In attacking the infrastructural decay in Benin as a launching pad for the development of other local government areas, Oshiomhole is wont to employ the metaphor of a living room in the house. The visitor is first welcome in the living room, hence the host makes it conducive and a delight to the visitor. For Oshiomhole, Benin is the showroom of Edo from where development efforts spread. When Nigeria had four regional capitals, Benin was one of them. With poor roads and lack of proper drainage system for many years, Benin could hardly be rated among the best 10 states in terms of infrastructure. For Oshiomhole, the development of infrastructure in state should begin with Benin. And that is what he has done.
Given Oshiomhole’s pedigree as a labour leader, the interest in the Edo election transcends the boundaries of the state. Here you have a progressive national figure who is elected to return to his home state to serve. Besides, soon after his victory in court four years ago, there was anxiety among his critics and admirers alike if he would make a transition from activism to governance successfully. In fact, the mood was akin to that of a crisis of rising expectations.
Not a few said something to the effect that to lead national protests against bad government policies is a different kettle of fish from being in the saddle to implement policies. At a recent fund-raising dinner for the Oshiomhole campaign, AC leader, Asiwaju Bola Tunubu, referred to a discussion he had with this reporter about this apprehension. As Tinubu rightly put it on that occasion, by his record Oshiomhole has certainly made his friends and comrades proud. The delivery is to the extent that it could be safely said that the initial apprehension was misplaced.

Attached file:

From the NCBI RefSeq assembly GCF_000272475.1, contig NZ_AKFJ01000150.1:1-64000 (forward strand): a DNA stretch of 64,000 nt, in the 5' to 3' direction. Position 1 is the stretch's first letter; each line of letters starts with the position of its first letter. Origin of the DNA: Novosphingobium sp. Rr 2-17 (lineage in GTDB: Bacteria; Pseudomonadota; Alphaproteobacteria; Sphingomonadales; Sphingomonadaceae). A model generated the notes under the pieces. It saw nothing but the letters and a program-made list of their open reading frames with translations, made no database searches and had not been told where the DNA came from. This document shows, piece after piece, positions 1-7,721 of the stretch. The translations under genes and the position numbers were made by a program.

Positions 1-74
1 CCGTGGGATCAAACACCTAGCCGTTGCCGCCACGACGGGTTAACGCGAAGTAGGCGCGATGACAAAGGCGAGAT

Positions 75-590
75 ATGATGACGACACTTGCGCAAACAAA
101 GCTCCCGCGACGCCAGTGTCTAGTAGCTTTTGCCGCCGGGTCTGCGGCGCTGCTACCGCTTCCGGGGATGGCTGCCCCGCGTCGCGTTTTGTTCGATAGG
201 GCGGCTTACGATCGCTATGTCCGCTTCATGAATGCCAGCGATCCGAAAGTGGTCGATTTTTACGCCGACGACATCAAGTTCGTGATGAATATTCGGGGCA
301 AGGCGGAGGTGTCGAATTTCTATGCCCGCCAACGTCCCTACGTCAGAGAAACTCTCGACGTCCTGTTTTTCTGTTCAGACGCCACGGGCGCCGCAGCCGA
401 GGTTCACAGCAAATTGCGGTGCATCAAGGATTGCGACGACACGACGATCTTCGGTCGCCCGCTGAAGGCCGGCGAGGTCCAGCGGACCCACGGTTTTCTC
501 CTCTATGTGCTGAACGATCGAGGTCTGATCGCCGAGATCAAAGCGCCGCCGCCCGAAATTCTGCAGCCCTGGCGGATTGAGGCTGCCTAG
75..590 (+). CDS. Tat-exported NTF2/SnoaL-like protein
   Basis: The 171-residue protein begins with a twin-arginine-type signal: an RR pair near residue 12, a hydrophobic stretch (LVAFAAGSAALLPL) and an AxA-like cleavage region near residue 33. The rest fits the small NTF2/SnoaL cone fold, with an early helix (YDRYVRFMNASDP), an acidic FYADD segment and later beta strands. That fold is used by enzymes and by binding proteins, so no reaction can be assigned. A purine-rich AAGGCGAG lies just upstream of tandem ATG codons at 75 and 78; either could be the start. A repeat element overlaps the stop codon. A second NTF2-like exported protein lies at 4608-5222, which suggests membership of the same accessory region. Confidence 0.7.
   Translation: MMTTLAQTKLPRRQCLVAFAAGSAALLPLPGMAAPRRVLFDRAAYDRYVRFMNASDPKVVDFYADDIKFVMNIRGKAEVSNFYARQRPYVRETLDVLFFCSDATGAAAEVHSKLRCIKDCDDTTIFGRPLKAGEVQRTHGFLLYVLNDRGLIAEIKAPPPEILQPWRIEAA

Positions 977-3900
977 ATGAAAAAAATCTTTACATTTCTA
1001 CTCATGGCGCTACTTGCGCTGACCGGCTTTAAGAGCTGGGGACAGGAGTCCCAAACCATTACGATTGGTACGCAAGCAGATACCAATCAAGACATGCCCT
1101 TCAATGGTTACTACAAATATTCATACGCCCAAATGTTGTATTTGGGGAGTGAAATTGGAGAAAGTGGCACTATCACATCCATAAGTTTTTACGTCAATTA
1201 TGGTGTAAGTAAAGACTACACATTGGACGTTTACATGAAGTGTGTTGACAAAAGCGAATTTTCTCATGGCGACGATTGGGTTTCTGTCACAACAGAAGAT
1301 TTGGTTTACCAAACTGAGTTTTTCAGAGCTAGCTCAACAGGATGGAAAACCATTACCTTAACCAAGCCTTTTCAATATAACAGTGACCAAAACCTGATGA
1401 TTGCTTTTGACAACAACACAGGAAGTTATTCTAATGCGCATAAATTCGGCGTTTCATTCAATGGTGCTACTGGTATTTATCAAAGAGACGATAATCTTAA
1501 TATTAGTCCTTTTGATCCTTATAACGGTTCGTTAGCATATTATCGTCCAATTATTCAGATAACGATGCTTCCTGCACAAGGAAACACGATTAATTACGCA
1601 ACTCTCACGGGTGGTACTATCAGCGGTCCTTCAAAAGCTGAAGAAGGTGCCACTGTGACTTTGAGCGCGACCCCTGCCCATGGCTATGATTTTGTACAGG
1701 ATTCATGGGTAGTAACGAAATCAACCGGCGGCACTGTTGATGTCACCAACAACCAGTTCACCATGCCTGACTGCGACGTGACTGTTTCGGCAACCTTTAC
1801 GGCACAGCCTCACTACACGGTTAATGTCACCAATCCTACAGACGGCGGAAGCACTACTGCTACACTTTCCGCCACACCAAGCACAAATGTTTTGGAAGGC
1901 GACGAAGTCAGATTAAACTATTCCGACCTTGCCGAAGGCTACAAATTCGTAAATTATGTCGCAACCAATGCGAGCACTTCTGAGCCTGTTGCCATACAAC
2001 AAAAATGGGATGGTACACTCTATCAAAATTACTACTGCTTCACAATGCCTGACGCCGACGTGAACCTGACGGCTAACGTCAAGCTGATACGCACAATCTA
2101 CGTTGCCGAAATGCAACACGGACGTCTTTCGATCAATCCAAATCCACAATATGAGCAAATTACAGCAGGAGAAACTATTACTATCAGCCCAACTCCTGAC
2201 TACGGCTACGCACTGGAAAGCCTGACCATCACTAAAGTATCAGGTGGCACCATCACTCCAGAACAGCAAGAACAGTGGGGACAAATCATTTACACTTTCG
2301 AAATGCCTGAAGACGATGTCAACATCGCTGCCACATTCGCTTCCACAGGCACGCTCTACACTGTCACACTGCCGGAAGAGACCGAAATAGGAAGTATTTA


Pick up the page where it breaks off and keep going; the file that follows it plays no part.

Besides, in his first few months in office, the slow speed of delivery was a matter of concern among his large political public even though it was explicable. There was the obvious question of inadequate resources. But as Oshiomhole responded to a criticism from this reporter then, he took his time not just to be in office but also to be in power and to set his focus right. With political deft, the precarious political terrain in Edo was turned into a terra firma.
According to him, “it is not the place of the leader to join the people in lamentation on the poor state of affairs; the duty of the leader is to find solutions to the problem”. And solution he found in no time. For instance, the internally generated revenues have increased appreciably with a new structure in place. He has since been steady in policy articulation and project execution.
Performance should be a major factor in elections. Oshiomhole eminently deserves re-election. That would be a sweet reward for keeping strict fidelity to the promise he made to the people in 2007.
Above all, the decision is that of the Edo State electorate. Therefore, the real measure of success in the election would be the respect for the supremacy of the people’s will. The task at hand is to guard against the subversion of this will through manipulation and violence.
The voters deserve a peaceful and orderly atmosphere to make their choice. It is the making of that choice as a civic right and duty at once that makes an election a festival of democracy. To ensure this is so is not a job for only the Independent National Electoral Commission (INEC). It is also squarely the responsibility of all the candidates and their respective political parties and supporters, the electorate and the law enforcement agents.
All told, how the election is conducted will be another crucial test for the development of democracy in this land.